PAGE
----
The National Rifle Association marked the one-month anniversary of the Newtown massacre by releasing a target-practice app that features coffin-shaped targets.
This latest hypocrisy from the gun industry lobbying group comes after NRA executive vice president Wayne LaPierre said that “guns don’t kill people. Videogames, the media and Obama’s budget kill people.”
After the Sandy Hook Elementary School shooting that claimed the lives of 20 children and six adults, the NRA blamed everything but guns, including violent videogames. However, while Rep. Rosa DeLauro (D-CT) blasted the shooting game as “insensitive,” it should really not be surprising that they released “NRA: Practice Range,” which is free on Apple’s iTunes store and rated age 4 and up.
The New York Times recently reported on “how the firearms and videogame industries have quietly forged a mutually beneficial marketing relationship.” According the story, videogame developers and publishers like Electronic Arts and Activision have partnered with gun manufacturers, many of whom are the biggest financial backers of the NRA. For “Medal of Honor Warfighter,” EA created a website promoting their gun manufacturer partners used in the game, including the McMillan Group, makers of a high-powered sniper rifle, and Magpul, maker of high-capacity magazines. Activision’s “Call of Duty Modern Warfare 2” features Bushmaster assault-style rifles — Adam Lanza used a Bushmaster semiautomatic rifle on his rampage.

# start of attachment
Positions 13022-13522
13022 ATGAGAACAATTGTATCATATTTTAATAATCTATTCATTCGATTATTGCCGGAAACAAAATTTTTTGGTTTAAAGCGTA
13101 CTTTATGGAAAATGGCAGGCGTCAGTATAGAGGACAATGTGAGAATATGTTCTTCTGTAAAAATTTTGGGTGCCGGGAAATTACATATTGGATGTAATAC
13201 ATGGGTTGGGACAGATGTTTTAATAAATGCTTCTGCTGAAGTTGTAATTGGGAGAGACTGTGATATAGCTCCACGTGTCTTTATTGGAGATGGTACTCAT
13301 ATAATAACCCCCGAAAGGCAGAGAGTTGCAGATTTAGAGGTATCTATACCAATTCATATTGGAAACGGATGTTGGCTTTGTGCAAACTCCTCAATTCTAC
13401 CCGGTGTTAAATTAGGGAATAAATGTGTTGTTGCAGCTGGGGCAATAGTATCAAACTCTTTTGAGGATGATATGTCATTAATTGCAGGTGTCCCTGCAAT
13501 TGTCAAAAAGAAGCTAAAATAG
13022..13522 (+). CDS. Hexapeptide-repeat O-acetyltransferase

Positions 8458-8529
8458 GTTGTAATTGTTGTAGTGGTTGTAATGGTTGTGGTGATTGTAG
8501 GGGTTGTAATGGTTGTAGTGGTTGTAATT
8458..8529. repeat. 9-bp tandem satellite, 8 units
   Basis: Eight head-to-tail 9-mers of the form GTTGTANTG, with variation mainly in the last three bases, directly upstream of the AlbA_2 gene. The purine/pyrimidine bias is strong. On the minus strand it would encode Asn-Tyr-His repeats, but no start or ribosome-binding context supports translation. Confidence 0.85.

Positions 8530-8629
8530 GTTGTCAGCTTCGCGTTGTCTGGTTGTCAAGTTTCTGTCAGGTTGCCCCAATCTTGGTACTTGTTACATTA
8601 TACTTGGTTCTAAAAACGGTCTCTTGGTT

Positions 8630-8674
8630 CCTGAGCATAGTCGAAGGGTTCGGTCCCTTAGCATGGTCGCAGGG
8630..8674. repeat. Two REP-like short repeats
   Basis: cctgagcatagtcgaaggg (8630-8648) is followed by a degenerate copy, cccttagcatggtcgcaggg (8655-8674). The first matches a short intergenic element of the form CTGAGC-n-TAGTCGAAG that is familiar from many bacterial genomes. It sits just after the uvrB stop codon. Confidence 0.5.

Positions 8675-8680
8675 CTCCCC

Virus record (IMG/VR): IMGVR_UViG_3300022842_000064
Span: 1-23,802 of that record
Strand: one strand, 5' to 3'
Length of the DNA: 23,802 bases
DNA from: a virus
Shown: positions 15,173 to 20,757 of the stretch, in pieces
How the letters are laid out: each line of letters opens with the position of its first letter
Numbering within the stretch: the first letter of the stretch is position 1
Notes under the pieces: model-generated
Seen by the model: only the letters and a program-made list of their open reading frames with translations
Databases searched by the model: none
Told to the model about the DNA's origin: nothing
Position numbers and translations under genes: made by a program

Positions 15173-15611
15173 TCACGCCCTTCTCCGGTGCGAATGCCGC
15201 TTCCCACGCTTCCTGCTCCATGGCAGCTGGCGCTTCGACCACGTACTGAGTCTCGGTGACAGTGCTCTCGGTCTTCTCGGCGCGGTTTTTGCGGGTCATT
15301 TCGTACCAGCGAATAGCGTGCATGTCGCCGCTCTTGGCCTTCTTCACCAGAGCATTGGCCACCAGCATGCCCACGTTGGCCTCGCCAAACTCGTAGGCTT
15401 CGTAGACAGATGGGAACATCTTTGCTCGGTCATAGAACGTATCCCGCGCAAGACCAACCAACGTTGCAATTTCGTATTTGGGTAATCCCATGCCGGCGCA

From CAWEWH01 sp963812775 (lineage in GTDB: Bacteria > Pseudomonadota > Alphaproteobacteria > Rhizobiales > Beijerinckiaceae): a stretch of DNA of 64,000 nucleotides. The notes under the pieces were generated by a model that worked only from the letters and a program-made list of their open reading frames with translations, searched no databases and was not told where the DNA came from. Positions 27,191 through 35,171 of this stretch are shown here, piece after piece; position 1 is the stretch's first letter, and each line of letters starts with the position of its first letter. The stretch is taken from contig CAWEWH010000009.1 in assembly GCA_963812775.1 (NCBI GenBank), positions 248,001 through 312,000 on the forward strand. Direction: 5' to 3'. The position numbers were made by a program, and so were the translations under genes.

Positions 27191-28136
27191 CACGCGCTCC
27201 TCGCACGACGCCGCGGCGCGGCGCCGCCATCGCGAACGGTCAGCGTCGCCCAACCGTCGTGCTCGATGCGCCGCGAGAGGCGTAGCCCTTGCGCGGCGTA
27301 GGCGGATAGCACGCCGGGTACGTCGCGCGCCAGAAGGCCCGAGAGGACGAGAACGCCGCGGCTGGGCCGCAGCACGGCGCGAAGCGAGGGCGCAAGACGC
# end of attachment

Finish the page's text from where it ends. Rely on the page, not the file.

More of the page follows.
So while studies have shown no correlation between videogame violence and real violence, having easy access to real versions of the weapons featured in videogames does cause real violence, something the NRA fails to acknowledge in its morally reprehensible defense of military-style assault weapons.
But the NRA is losing support on the issue of assault weapons, as two new polls demonstrate a majority of Americans support a ban on assault weapons — 55 percent of Pew respondents and 58 percent of Washington Post/ABC News respondents back a federal ban on assault weapons.
With the NRA fiercely defending military-style assault weapons and fighting tooth and nail against sensible gun laws such as mandatory background checks, which 74 percent of their four million members (a small fraction of the 90 million gun owners in the United States) support, and now with the gun industry lobbying group releasing a shooting game on the one-month anniversary of Newtown, are Americans starting to turn against them?
“It’s outrageous. The NRA never seems to be able to amaze me,” Joel Faxon, a member of Newtown’s Police Commission, told CNN.
UPDATE: New York Times op-ed columnist and former executive editor Bill Keller writes that the videogame could be a hoax, although the NRA has not disowned the app, which is now rated age 12 and up.